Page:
Federal Reserve Increases Interest Rates and Anticipates 3 More Hikes by Q4 2017

The Federal Reserve has raised interest rates in the United States. We go over their decision and its implications on consumers.

The Federal Reserve announced today they are increasing the federal funds rate to a range between 0.5% and 0.75%. Janet Yellen, Chair of the Board of Governors of the Federal Reserve System, cited the growing strength of the U.S. economy as a leading factor behind their decision. In a press conference following the announcement, Yellen said she and her colleagues “[recognized] the considerable progress the economy has made toward our dual objectives of maximum employment and price stability”. The Federal Reserve is projected to raise rates three more times over the course of 12 months.

The increased federal funds rate will have a direct, though minimal, impact on multiple financial products, including credit cards and auto loans. When the rates were raised in December of last year, they had little-to-no impact on the interest rates tied to savings accounts. Experts anticipate the latest changes are also too small for banks to make changes any changes to their deposit products.

Interest rates in the United States have been kept historically low since the 2008 Recession. They were raised for the first time in over 5 years last November, moving from near zero to a range of 0.25% - 0.5%. These increases have been modest, considering the rates sat above 5% pre-Recession. Projections released by the central bank reveal that the interest rate is expected to climb to 1.4% by the end of 2017.

Balance carrying credit card users are likely the ones to feel the most immediate impact of the higher interest rates. Most card contracts have an APR that is based on the primate rate – which in turn is decided by the federal funds rate. Therefore, a 0.25-point increase to the fed interest rate can translate to a 0.25-point raise in one's credit card APR.

To demonstrate how minimal the impact of the Fed’s decision is, it is best to look at a concrete example. The average indebted household owes approximately $16,000 in credit card debt and pays a 13.66% interest. That translates to a monthly interest charge of $182.13. Increasing the rate by 0.25 points increases the monthly interest charge by just over $3 monthly, and $36 annually. However, if the projections are correct, and the Fed decides to increase rates three times in 2017, the increases to consumer’s debt burdens start to be more significant. A 1.25-point increase in interest rates would lead to monthly interest payments in the above scenario to jump up by $192 annually.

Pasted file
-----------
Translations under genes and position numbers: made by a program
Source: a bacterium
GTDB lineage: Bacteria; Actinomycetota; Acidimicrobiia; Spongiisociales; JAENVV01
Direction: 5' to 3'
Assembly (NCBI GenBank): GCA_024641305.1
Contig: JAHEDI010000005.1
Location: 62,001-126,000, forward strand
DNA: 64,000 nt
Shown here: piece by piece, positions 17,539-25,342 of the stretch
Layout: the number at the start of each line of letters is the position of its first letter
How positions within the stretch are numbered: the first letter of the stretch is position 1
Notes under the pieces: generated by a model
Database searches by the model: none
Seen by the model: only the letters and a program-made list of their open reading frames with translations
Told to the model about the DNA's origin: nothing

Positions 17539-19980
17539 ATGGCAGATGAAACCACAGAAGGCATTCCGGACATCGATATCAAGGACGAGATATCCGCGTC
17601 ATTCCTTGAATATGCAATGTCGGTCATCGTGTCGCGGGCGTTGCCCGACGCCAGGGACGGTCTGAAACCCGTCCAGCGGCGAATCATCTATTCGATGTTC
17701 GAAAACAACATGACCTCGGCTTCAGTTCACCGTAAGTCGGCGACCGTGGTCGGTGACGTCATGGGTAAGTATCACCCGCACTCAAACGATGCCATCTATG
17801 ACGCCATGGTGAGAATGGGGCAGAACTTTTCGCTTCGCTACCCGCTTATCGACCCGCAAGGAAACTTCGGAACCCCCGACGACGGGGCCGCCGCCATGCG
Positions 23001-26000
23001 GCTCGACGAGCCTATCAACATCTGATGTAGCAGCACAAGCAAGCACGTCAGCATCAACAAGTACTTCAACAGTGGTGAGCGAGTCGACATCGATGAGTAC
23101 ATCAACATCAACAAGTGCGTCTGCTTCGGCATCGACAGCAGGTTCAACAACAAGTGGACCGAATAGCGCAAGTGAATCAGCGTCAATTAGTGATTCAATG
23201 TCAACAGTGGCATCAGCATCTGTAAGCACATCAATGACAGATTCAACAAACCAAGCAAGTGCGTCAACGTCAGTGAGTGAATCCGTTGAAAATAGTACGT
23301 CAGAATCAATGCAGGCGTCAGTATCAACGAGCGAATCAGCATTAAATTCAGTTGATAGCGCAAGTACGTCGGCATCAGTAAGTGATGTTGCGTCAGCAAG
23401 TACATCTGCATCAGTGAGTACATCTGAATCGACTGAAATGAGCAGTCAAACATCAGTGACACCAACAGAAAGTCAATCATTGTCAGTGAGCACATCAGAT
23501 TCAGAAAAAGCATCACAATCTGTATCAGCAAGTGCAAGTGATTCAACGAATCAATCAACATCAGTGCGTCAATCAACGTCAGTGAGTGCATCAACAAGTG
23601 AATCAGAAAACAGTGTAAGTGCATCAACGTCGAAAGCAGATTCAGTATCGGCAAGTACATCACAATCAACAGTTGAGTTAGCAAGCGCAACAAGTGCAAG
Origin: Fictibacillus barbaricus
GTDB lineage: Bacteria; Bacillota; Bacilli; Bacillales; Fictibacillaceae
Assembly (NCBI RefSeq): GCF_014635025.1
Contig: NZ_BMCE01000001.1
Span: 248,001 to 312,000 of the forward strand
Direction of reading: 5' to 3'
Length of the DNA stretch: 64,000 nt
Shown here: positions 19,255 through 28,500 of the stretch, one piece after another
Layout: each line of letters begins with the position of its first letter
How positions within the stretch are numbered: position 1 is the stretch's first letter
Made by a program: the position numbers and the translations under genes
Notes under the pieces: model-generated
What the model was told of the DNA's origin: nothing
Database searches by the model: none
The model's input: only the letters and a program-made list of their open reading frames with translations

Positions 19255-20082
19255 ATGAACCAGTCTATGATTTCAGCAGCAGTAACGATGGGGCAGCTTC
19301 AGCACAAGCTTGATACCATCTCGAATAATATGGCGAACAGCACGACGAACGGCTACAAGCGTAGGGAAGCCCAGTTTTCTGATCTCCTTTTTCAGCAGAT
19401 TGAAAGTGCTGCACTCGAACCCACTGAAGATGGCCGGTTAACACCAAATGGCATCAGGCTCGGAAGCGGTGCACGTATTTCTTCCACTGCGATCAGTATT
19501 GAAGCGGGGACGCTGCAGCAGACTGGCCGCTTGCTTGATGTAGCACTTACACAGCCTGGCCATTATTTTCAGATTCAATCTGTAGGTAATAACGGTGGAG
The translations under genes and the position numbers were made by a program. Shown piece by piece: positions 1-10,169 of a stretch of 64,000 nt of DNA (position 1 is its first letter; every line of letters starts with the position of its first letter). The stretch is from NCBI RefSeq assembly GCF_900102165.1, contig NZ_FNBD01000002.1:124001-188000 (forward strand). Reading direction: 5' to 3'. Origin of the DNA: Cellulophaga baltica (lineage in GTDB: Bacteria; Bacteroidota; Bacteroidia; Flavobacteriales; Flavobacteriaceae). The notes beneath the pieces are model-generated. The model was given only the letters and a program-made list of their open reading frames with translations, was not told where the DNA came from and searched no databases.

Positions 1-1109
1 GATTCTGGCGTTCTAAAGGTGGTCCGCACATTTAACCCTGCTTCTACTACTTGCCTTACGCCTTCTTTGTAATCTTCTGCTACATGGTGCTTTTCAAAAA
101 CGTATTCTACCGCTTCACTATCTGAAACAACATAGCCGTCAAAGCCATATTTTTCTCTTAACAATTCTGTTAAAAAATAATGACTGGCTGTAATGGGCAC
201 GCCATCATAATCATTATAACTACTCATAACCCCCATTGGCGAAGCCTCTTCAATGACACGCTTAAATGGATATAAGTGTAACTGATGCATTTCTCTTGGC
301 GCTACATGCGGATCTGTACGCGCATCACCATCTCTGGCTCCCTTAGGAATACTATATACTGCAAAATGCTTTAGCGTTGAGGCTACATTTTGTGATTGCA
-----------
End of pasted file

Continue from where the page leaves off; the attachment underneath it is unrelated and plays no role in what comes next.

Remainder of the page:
Subprime consumers are likely to feel the effects of this rate increase the most. The interest rates on their credit cards are already significantly higher than the rest of the card-carrying population. Secured credit cards used by this segment of the market routinely charge interest rates above 20%. That is nearly seven points higher than the national average.

TransUnion (NYSE: TRU), one of the three major U.S. credit bureaus, also recently put out their projections for credit card delinquency rates in 2017. Citing the interest rate hike, TransUnion anticipates credit card delinquencies to hit 1.82% by Q4 2017 – up 6.4% from where they stand now. There is more to this number, however, than simply increasing interest rates. Paul Siegfired, senior vice president for TransUnion, commented that this uptick can also be explained by more subprime borrowers entering the card market -- an event that occurs as banks relax their lending standards.


Q4 2012Q4 2013Q4 2014Q4 2015Q4 2016Q4 2017

Credit Card Delinquency Rates


Source: TransUnion 2017 consumer credit market forecast

One alarming aspect of raising interest rates that Americans have also been increasing how much they borrow. Average credit card debt in the United States has increased by approximately 9% since 2012. While consumption has increased, research has shown that the median household makes less money than it did a decade ago. Therefore, households may very well be offsetting their increased costs of living by charging more purchases to their cards. Their debt has been relatively affordable since the Fed has kept interest rates low for the past 8 years. However, as that begins to change, it the question of whether Americans can continue to afford their growing debt becomes questionable.

Robert Harrow

Robert is a Product Manager at ValuePenguin, covering credit cards and credit card processing. He graduated from Hunter College with a B.A. in Physics and a minor in Mathematics.

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